What did that baseball player do at home plate? Why is everybody cheering? Baseball is as American as Apple Pie but it’s not in everyone’s wheelhouse. If you have a child who plays Little League, not knowing the difference between an inside the park home run and a triple play can take the fun out of your shared experience. This article hopes to offer up baseball terminology and find a way that you and your Little League player can enjoy the season together.
You have never caught a baseball, ran to home plate or even watched a baseball game straight through nine innings. Now, your child has made his desire known to you that he is joining the local Little League team. So, what do you do now? Do you simply drop him off at practice and pick him up when it’s time for dinner or do you bone up on a few terms and familiarize yourself with America’s Favorite Past Time to invest in a better relationship?
My guess is, since you’re still reading, you have decided to groove in on a few terms, and help your child to be a better player. Good for you! Let’s start off with ten basic terms heard during a typical Little League Game.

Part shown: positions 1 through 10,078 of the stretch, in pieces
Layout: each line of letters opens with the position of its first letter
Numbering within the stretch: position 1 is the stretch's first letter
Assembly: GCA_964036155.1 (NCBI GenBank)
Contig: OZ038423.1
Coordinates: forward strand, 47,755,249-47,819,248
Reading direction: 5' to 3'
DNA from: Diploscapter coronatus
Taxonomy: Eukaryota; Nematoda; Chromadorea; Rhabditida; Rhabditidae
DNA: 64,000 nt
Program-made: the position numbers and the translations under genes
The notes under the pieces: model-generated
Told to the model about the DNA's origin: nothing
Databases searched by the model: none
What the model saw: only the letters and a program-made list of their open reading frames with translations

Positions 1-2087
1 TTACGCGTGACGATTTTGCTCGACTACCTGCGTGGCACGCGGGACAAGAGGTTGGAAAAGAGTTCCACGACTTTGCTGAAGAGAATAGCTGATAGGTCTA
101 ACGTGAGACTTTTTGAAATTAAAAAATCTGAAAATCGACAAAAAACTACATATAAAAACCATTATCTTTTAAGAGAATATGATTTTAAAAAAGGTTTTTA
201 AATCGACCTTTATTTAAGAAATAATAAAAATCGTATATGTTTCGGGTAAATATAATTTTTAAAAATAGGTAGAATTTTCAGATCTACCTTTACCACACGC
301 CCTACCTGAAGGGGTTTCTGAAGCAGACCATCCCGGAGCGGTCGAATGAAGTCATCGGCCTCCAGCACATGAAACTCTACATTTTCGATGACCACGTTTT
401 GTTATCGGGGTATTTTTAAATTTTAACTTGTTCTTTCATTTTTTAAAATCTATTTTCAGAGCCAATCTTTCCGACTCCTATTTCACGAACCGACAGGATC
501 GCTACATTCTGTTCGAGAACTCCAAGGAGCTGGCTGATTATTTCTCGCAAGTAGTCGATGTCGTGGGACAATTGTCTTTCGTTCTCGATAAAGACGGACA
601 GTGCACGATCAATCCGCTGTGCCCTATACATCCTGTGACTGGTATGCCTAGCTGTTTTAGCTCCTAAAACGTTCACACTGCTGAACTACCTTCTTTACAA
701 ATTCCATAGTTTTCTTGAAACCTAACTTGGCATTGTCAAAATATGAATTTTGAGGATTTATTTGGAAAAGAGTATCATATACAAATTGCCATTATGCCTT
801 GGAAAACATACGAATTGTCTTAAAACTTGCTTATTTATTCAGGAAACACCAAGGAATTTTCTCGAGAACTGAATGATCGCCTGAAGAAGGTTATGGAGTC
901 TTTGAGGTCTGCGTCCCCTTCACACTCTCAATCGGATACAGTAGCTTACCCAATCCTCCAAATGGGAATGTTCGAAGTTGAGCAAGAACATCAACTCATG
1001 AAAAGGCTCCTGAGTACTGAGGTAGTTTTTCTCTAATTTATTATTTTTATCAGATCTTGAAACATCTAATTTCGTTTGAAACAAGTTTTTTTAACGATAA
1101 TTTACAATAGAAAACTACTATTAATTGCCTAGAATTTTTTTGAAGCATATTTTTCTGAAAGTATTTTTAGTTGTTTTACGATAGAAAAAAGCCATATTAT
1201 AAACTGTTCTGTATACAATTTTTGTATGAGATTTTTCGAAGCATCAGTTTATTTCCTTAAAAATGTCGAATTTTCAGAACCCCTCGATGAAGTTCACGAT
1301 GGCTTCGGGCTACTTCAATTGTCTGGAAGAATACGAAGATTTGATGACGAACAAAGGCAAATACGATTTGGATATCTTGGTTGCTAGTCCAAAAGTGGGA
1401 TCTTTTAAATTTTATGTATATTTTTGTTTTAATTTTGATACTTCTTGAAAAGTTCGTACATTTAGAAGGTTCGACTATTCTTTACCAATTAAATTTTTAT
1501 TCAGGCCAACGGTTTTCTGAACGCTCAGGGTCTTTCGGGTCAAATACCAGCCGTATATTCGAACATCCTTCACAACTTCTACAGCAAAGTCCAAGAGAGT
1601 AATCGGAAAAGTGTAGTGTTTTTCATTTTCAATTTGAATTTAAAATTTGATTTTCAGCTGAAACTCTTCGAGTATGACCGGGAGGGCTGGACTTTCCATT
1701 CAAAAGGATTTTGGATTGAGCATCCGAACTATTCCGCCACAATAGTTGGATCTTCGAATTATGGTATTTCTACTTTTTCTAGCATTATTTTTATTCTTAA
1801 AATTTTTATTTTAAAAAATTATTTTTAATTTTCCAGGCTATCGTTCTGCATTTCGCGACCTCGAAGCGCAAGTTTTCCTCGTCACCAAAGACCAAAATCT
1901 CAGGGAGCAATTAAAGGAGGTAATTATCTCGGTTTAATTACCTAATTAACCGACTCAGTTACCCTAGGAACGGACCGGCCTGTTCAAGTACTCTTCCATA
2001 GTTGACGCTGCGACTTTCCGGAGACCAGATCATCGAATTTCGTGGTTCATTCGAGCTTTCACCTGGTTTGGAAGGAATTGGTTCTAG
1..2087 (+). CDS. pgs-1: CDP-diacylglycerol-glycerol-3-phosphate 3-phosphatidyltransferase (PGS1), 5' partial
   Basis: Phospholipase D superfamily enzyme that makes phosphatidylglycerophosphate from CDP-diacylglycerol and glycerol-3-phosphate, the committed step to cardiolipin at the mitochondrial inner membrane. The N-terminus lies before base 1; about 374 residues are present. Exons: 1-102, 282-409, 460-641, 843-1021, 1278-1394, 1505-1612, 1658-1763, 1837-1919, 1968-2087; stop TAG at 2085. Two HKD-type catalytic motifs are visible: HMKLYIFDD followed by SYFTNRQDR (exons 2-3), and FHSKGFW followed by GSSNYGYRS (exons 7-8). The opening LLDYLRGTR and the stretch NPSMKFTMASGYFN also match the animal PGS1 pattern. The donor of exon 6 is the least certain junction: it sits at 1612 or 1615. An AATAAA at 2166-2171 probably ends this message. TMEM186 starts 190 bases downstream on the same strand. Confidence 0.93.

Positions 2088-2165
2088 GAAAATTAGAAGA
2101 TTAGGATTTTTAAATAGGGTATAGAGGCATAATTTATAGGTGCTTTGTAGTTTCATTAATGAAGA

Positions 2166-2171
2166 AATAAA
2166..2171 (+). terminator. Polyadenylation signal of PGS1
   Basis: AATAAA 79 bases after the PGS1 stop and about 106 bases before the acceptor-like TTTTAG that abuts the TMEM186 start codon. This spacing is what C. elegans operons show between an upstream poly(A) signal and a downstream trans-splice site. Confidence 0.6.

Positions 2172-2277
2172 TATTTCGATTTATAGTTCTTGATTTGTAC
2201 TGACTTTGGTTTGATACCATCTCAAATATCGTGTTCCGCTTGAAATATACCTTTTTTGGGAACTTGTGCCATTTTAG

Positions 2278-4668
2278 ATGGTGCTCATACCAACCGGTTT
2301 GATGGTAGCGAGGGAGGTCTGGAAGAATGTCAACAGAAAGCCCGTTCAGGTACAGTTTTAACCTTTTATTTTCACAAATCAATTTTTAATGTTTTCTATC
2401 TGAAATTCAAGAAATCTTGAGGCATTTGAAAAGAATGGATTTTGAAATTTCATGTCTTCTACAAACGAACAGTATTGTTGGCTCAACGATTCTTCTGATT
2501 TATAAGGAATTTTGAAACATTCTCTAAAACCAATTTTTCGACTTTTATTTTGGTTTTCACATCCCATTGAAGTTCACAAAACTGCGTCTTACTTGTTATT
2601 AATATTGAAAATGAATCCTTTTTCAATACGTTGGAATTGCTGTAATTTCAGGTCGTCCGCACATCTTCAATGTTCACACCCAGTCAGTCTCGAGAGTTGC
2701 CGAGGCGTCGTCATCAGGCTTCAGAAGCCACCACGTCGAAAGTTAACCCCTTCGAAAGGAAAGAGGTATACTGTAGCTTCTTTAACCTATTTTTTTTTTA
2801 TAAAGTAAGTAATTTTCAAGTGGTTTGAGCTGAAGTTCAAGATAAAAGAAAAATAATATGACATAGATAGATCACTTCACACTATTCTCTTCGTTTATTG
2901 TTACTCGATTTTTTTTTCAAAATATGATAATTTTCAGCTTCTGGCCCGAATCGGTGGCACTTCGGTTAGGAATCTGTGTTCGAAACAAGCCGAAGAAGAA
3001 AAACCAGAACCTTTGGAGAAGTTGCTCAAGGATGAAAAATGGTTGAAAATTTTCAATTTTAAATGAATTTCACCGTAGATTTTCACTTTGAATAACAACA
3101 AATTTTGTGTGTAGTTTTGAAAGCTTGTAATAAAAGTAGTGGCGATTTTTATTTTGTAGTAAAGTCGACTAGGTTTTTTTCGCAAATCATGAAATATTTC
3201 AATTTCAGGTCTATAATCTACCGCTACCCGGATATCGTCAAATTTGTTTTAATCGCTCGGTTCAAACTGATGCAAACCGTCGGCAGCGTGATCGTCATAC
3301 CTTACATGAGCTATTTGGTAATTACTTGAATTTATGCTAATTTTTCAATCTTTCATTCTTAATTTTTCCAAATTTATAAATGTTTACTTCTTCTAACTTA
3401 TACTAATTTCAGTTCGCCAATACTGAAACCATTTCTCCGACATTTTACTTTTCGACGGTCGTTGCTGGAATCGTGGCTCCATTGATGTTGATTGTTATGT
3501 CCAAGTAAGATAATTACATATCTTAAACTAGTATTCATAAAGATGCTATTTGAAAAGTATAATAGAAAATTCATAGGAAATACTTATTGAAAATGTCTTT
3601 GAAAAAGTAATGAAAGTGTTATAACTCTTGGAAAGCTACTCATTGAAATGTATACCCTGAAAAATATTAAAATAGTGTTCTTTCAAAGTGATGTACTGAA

Ace – the star pitcher on a team… hopefully your child.
Barrel: The part of the bat that is conventionally used to hit the baseball.
Base Hit – a hit which allows the batter to reach first, second, third or home base, unless on a “fielder’s choice”.
Fielder’s Choice – when the fielder allows the hitter to reach first base in order to throw out a runner at another base.
Foul Lines – the lines that extend from home base through first and third bases to the outfield walls.
Full Count – a count with three balls and two strikes.
Ground Rule Double – a hit automatically awarded by the umpires when the ball lands fair and bounces out of play.
Knuckle Ball/Knuckler – a slow pitch thrown with no spin that wobbles as it approaches the hitter.
Major Leagues (or “the majors”) – The American League and the National League.
Pinch Hitter or Pinch Runner – a substitute hitter or runner who comes into the game to replace another hitter or runner.
Once you get these terms down pat and you’re hankering for more, you can easily look up additional baseball terms on the internet.
So you’ve learned the terms and your ready for the big leagues… that is, hanging out with your child and showing him that you’re in the game. What’s the next step?
Watch your kid play ball, notice what he’s doing and discuss all of the great contributions he made during practice or during his Little League game. His need for your undivided attention will be satisfied and he will know that you really care.